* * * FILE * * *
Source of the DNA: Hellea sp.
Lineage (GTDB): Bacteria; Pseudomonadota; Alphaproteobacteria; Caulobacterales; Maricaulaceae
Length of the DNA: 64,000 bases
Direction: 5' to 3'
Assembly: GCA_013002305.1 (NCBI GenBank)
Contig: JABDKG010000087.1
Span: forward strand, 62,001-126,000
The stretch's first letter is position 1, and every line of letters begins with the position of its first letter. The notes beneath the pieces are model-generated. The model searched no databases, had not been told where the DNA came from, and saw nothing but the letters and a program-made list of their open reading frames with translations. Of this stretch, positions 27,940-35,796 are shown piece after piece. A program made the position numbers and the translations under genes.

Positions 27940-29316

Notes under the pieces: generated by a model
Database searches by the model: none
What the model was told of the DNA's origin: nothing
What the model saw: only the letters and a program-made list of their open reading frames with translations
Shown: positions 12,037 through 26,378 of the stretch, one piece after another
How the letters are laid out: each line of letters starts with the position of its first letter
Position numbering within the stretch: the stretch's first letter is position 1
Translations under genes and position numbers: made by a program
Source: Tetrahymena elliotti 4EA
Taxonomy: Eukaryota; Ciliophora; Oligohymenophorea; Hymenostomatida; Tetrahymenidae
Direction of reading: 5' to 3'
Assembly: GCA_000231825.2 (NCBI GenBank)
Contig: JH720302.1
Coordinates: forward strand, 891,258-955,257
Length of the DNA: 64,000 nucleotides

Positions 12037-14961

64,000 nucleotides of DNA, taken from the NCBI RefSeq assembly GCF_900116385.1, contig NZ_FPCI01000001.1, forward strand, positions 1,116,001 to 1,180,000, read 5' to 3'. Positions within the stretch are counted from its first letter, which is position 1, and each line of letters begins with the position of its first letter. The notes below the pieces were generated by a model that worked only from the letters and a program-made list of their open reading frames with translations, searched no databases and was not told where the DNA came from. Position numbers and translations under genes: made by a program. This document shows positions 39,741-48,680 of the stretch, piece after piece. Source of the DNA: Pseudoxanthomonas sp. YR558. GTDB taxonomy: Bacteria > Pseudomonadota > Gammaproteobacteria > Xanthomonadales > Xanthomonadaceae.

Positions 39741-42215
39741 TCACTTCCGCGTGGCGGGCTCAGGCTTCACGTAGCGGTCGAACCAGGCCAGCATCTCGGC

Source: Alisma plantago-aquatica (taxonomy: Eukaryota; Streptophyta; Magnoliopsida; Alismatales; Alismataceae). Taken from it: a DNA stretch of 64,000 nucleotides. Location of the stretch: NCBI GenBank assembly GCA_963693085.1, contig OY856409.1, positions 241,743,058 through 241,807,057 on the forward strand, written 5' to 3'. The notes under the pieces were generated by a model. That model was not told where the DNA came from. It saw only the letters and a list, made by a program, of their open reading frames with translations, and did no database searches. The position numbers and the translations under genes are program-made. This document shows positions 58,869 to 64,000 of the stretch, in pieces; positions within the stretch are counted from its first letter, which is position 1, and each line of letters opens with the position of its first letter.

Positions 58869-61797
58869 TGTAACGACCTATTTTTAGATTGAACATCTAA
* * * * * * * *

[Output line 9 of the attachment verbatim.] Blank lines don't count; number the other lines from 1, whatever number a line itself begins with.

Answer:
Positions 27940-29316